Layered MoS2

Layered MoS2
Optical image of MoS2 region
Layered MoS2
Mapping region with optical image (left) and Raman CLS fitting multivariate image (right). The number of layers is indicated on the raman image.
Layered MoS2
Low frequency spectrum (5 layer region) showing the distinct shear mode peaks.
  • System: LabRAM HR Evolution
  • Time per point: 10s
  • Step size: 0.3 µm
  • Data points: 2,166

MoS2 takes a layered structure similar to Graphene, and thus in a bulk form can be use as a lubricant; as a 2D structure it shows interesting new properties with possible applications in the production of fast transistors and photodetectors.

Raman spectroscopy is used to characterize the crystal structure and, in particular, the number of layers (knowing that the “single layer” is made of three atomic layers S-Mo-S).  The "classical" Raman method utilizes peak fitting of the two high frequency peaks between 380 cm-1 and 415 cm-1 and then calculating the difference between their positions - this difference corresponds to the number of layers. The difficulty is this difference becomes smaller as the number of layers grows and thus the contrast of the image is poor.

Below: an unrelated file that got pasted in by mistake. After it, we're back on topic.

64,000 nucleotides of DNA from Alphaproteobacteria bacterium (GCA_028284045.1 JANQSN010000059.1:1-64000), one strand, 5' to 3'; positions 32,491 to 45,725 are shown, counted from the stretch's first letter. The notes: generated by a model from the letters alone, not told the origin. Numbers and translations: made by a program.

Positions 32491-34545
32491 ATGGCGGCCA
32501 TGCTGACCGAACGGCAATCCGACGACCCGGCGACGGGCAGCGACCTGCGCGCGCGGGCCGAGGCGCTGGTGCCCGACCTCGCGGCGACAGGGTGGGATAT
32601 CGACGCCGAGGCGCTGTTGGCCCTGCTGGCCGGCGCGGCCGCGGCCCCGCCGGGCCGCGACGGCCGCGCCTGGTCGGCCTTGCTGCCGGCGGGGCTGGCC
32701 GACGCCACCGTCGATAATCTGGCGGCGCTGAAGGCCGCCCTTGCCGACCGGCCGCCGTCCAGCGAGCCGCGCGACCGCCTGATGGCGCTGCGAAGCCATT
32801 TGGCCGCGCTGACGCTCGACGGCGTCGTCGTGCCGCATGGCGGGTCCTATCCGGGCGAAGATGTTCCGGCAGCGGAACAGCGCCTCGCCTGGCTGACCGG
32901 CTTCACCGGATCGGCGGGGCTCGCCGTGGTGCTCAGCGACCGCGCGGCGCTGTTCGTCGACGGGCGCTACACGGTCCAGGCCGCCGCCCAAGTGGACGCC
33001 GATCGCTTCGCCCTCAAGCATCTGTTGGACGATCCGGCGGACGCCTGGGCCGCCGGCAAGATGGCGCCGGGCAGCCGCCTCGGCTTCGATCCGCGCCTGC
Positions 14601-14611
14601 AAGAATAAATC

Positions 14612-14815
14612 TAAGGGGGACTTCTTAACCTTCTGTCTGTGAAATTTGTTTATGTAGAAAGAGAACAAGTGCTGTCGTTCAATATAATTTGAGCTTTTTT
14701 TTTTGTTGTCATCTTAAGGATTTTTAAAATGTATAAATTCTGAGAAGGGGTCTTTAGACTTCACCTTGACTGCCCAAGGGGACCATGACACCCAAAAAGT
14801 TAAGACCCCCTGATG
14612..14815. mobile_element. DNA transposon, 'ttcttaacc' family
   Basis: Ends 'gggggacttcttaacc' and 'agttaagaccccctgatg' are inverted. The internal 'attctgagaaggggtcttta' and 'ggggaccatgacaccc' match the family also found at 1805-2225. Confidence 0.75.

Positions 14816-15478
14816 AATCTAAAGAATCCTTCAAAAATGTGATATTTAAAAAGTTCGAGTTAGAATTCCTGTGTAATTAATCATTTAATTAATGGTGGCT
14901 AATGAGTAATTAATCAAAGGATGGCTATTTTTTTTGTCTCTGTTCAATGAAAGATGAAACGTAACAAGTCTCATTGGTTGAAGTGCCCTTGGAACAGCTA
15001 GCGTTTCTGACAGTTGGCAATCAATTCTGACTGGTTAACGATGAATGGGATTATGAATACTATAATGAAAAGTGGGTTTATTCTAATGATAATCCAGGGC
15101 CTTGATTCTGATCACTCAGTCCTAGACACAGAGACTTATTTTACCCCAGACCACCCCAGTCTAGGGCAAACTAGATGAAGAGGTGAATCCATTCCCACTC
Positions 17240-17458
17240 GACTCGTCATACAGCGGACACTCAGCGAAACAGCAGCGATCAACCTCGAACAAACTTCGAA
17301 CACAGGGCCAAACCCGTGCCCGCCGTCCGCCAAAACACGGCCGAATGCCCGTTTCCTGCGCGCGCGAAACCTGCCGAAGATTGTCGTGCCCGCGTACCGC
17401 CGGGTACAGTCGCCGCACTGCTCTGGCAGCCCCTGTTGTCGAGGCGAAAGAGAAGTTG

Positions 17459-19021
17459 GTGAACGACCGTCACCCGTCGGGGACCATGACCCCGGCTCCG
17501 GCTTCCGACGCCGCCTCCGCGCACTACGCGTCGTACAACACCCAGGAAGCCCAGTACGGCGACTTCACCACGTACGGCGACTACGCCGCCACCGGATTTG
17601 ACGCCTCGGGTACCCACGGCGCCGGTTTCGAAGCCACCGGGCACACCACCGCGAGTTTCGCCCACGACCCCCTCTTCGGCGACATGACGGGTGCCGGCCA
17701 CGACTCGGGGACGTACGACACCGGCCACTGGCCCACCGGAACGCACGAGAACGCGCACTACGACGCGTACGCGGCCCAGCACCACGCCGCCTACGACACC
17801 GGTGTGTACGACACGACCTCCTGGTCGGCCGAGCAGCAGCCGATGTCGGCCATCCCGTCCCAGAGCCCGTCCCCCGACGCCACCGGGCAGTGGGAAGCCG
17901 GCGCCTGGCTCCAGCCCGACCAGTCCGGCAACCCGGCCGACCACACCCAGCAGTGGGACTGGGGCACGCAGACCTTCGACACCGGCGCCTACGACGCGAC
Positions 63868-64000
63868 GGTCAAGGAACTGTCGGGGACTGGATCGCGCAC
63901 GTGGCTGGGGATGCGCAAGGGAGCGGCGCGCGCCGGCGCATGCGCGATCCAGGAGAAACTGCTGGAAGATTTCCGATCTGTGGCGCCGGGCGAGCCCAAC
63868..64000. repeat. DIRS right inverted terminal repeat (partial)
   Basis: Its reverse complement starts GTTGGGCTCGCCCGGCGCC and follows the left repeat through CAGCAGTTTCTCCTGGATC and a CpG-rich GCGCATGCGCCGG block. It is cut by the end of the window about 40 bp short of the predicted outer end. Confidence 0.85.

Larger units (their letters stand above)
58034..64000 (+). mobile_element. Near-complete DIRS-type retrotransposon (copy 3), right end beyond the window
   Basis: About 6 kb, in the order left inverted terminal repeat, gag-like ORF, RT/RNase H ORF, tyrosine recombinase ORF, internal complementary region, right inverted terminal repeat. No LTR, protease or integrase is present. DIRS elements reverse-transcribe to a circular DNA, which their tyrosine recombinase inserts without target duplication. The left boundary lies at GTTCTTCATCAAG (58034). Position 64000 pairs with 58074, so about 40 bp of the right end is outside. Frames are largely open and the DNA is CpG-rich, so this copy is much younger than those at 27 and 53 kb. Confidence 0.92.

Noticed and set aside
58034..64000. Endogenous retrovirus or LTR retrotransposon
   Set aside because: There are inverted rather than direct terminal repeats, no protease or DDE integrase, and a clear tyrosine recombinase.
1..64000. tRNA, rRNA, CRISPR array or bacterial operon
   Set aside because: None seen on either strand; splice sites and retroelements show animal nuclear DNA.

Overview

Low frequency peaks (arising from shear modes) in the sub-35cm-1 region are much better resolved and even simple cursor analysis yields easily interpretable results. The problem is that as a shear mode is a mode arising from the interaction of two layers it is not possible to observe monolayer regions.

HORIBA Scientific’s Ultra Low Frequency (ULF) module allows data including both high and low frequency modes to be easily recorded.  Subsequent multivariate analyssi can yield high contrast images, as displayed here, benefiting from high contrast (from the low frequency modes) and including mono-layer distribution (from the high frequency modes).

Sample courtesy of A. Shukla, IMPMC, Pierre and Marie Curie University, France.

Reference: M. Boukhicha et al., Phys. Rev. B, 2013, 87, 195316